I've been saying "some". I can't find a reference for a particular percentage.

This seems to address the question to some extent; https://arxiv.org/abs/astro-ph/0108389 would "roughly 1%" be in the right ballpark for an answer then?

pesa points out this is redshift-dependent. I am looking for a ballpark figure of the fraction of AGN at $z < 1$.

  • $\begingroup$ don't let my hat scare you, it's "hat season" here. I added some minimal research to your question; "I looked and didn't find anything" is not a good way to elicit good quality answers, it's better to add at least a little evidence of research to a question. Welcome to Stack Exchange! $\endgroup$
    – uhoh
    Dec 9 '19 at 12:45
  • 1
    $\begingroup$ Hi Sean, the answer to your question is highly redshift-dependent. AGN activity peaked around z ~ 2, while earlier and later epochs have significantly smaller fractions. If you mean "today" (i.e. z = 0), you should probably add that information to your question. $\endgroup$
    – pela
    Dec 9 '19 at 14:10
  • $\begingroup$ That's true. The number I'm probably after is AGN fraction integrated from z = 0 to z = ~0.7. $\endgroup$ Dec 9 '19 at 14:16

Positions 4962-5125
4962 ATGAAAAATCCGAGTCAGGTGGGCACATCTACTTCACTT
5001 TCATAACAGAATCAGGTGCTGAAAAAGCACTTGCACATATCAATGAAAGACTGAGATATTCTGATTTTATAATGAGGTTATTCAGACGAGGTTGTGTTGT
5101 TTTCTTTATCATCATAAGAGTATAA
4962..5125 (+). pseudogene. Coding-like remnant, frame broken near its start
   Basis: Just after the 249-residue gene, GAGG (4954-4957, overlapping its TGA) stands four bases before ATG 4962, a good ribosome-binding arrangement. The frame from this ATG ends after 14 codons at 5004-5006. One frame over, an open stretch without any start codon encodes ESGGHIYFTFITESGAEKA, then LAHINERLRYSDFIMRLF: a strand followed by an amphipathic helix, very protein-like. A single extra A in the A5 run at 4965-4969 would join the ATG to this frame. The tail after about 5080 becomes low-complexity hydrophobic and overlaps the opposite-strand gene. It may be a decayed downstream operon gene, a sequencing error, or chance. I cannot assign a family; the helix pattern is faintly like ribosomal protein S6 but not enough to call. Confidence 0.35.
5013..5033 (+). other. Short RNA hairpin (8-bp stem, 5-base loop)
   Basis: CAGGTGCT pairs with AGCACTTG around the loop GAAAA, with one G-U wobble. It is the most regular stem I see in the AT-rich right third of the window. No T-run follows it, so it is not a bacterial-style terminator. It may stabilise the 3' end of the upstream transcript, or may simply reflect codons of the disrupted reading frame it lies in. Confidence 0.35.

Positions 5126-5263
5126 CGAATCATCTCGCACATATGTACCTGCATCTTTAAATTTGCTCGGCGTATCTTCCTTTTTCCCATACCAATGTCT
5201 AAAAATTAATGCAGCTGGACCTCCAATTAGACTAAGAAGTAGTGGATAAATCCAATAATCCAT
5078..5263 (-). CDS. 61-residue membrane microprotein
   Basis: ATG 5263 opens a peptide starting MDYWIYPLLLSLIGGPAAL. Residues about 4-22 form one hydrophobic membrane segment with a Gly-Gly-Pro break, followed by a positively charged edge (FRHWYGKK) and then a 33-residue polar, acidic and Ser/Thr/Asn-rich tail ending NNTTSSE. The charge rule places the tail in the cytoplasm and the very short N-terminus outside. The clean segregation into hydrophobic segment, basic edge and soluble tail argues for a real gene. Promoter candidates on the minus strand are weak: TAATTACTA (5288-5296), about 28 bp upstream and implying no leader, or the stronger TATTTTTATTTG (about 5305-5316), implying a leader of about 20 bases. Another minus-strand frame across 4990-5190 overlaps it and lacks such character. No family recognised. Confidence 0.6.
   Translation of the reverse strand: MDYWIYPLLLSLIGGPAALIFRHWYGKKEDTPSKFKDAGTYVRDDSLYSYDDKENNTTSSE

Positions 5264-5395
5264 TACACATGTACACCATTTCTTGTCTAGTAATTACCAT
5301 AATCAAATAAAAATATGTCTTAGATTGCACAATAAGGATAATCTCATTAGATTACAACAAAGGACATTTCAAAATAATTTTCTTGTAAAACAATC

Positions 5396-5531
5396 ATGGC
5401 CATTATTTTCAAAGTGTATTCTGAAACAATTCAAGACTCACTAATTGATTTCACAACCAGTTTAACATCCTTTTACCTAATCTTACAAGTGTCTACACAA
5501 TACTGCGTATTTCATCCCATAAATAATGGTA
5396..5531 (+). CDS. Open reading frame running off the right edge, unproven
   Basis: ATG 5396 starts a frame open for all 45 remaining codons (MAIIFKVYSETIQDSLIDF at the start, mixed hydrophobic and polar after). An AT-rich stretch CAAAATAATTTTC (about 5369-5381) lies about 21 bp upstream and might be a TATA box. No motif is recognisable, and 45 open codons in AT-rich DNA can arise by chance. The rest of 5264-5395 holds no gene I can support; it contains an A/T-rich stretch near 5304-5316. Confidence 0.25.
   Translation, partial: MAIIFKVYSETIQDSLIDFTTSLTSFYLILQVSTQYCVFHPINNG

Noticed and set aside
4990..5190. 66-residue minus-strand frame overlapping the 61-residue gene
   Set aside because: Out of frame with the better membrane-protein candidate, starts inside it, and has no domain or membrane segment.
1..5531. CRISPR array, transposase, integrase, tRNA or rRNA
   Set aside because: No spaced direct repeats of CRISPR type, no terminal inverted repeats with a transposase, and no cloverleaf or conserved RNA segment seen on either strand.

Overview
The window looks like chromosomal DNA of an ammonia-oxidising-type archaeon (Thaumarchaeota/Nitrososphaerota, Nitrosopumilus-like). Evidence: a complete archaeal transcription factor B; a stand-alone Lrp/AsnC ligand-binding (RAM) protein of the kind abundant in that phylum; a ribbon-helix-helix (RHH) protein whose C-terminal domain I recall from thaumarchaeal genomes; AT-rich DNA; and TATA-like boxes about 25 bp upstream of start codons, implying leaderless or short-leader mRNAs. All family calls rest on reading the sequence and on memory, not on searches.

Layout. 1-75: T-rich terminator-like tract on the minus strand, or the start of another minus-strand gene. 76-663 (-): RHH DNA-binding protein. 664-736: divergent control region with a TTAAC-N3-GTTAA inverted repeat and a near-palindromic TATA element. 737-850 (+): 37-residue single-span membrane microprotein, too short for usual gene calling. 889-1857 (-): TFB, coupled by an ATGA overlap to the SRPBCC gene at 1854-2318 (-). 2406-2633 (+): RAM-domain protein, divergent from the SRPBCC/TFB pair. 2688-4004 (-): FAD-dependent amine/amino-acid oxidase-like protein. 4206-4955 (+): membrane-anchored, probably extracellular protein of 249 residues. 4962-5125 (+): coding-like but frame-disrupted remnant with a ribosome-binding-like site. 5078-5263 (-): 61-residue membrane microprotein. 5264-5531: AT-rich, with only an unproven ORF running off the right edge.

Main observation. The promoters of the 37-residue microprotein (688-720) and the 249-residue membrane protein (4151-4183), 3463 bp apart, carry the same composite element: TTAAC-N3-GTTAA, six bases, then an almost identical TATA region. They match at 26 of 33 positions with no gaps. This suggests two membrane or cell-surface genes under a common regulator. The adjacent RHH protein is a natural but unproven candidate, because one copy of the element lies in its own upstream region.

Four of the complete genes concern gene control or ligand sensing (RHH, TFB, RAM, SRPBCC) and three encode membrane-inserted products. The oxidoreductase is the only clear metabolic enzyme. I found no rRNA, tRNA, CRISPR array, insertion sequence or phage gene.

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    $\begingroup$ Note that the paper you link to is about the fraction of z ~ 0 galaxies with "Seyfert 1" nuclei, which are not the only type of AGN. So that should be considered a lower limit. $\endgroup$ Jan 12 '20 at 12:30
  • $\begingroup$ In addition to the redshift dependence, there is also a strong dependence on stellar mass (more massive galaxies are more likely to host AGN). $\endgroup$ Jan 12 '20 at 12:46

As Pela said in the comment, it is highly redshift dependent so there is no straight answer. "Some" is the safest option.


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